Fresh Culture

Fresh Thinking


Fresh Magazine Volume 1 Arrives

January 1, 2020

Nick Parish

By Nick Parish

For the last several months, we’ve been hard at work creating a new way to experience all things Fresh, and we’re excited to share it with you.

Starting today, FRESH Magazine will be winding its way through the mail to our partners and friends.

Our theme for Volume 1 is Seeing, and you’ll find articles and essays showcasing everything from seeing the big picture in holistic product development to seeing in new dimensions, through augmented and virtual reality.

We’re especially excited to share case studies on Fresh’s work developing autonomous industrial vehicles with United Rentals and our own Telemus and Defeat BOCO projects. On the Fresh Culture side, we’ve got a meta-analysis of workplace personality quizzes as well as a tutorial on drawing great UI elements.

We didn’t go fully analog for this effort, though. FRESH Magazine comes paired with an augmented reality app (download it in the App Store or Android Play Store) so readers can experience the case studies and experiments through your device.

The magazine was a great way to collaborate between the Portland, Oregon office and Bellevue headquarters, as the two teams came together under one banner. As the magazine went to print, we had the chance to visit our printing partner, Portland-based Premier Press, and reflect on what it meant for a digital product company to delve in a physical product.

As Marshall McLuhan pointed out in The Gutenberg Galaxy, the invention of moveable type subsequently the printing and bookmaking industry was a truly transformational moment in technology and human cultural development. Interchangeable parts, as an idea, started there, and so much about modern life depended on that concept, beginning with the press, and the creation of the concept of public opinion. The distribution of books and printed matter became a model for all product distribution, which, even in digital, endures to this day. Conceive and create; edit, iterate, and refine; print or manufacture or reproduce; commercialize, market, or otherwise sell; franchise it.

Every product goes on this cycle, but books were the first, most important things to be mass-made this way. So it’s always a treat to see how far this process has come and where it continues to go.

Here are a few photos and videos from the process, and a small virtual tour of Premier’s superb facility:

Premier is HUGE. 85k square feet for the press operations and 85k for fulfillment / distribution. It probably has the leading reputation among creative teams in Portland.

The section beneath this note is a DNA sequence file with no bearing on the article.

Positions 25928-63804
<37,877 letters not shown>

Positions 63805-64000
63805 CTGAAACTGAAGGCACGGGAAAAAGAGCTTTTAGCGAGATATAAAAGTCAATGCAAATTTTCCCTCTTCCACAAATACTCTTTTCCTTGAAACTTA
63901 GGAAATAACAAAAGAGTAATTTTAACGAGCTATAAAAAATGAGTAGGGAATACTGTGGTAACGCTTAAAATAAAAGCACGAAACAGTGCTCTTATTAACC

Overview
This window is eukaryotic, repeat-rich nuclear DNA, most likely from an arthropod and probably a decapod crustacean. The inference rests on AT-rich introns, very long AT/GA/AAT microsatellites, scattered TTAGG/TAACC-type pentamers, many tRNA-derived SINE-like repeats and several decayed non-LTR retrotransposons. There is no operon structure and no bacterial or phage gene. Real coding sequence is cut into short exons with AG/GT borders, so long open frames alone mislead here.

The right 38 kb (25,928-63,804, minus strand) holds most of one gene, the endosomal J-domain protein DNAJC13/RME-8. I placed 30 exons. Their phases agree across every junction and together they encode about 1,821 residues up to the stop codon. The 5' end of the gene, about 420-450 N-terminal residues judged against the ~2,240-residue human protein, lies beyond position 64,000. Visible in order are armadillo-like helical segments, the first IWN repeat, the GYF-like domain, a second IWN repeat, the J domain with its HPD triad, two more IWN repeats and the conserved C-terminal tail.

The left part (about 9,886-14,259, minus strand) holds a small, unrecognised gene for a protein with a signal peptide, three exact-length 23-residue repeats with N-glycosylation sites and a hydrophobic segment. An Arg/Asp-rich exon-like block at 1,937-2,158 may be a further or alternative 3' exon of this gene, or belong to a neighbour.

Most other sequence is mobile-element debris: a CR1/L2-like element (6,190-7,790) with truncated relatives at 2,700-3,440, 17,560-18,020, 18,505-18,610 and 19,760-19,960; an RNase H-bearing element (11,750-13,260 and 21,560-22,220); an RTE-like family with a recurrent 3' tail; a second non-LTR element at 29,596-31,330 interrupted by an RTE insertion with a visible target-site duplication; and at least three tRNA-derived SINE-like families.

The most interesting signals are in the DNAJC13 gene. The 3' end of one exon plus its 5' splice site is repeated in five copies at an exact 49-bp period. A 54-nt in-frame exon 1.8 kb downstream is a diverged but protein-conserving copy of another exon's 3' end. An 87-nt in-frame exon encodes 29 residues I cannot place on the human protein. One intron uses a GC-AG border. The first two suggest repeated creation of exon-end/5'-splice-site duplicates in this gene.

Premier does everything from digital to offset to letterpress to funky influencer kits. Here’s the foil station for foil embossing / debossing.

FRESH Magazine was printed on one of Premier’s Large Offset presses.

John, in the background, is the large offset operator running our magazine. The Komori printers here are state of the art.

Here John is using some page proofs to tweak paper stock feeding and color application / properties from the earlier proofs created with a smaller, slower Epson printer. You can see how long this printer is in this video. Once they get started they move FAST.

Also: the interfaces on these printers are FUNKY.

Here’s John doing more tweaking and dialing to get the colors right. Once he’s set these, we’ll roll with them throughout the rest of the inner book production process. We have the option to tweak each plate individually (I think we have like 12 total plates of 8 pages each) but our color schemes aren’t terribly complex so we’re leaving it up to John once we checked and signed off (literally) on the first plate.

And here’s the finished product!

Nick Parish

Nick Parish

You might also like...



Ryan Ottinger

Implementing Different Innovation Approaches

Understanding different specifics before structuring an innovation program helps us understand their respective strengths and weaknesses. To do so, we will break down critical characteristics around innovation strategies. Approaching Innovation Problem-by-Problem Applying the problem-based approach to innovation tends to be the far more widespread model; after all, an ad hoc approach requires no specific organizational … Continued

...continue reading



Ryan Ottinger

Create Sustainable Success with the 4 Types of Innovation

All organizations need to build an innovative infrastructure—including tools, systems, people, culture, and process—to be competitive in the modern marketplace. The rapid rate of technological innovation and competitiveness in our global economy is best exemplified by this staggering fact: only 52 companies remain on the Fortune 500 list (a list of the 500 biggest companies … Continued

...continue reading



Erin Baston

Recap: The Fresh Team Awards

The past year has been…different. So many compromises made, plans changed, and events canceled. I know I’m not alone when I say I feel a huge need to share or create normalcy for our teams on a daily basis, but what does that look like these days? Especially for special events. In winter 2020 we … Continued

...continue reading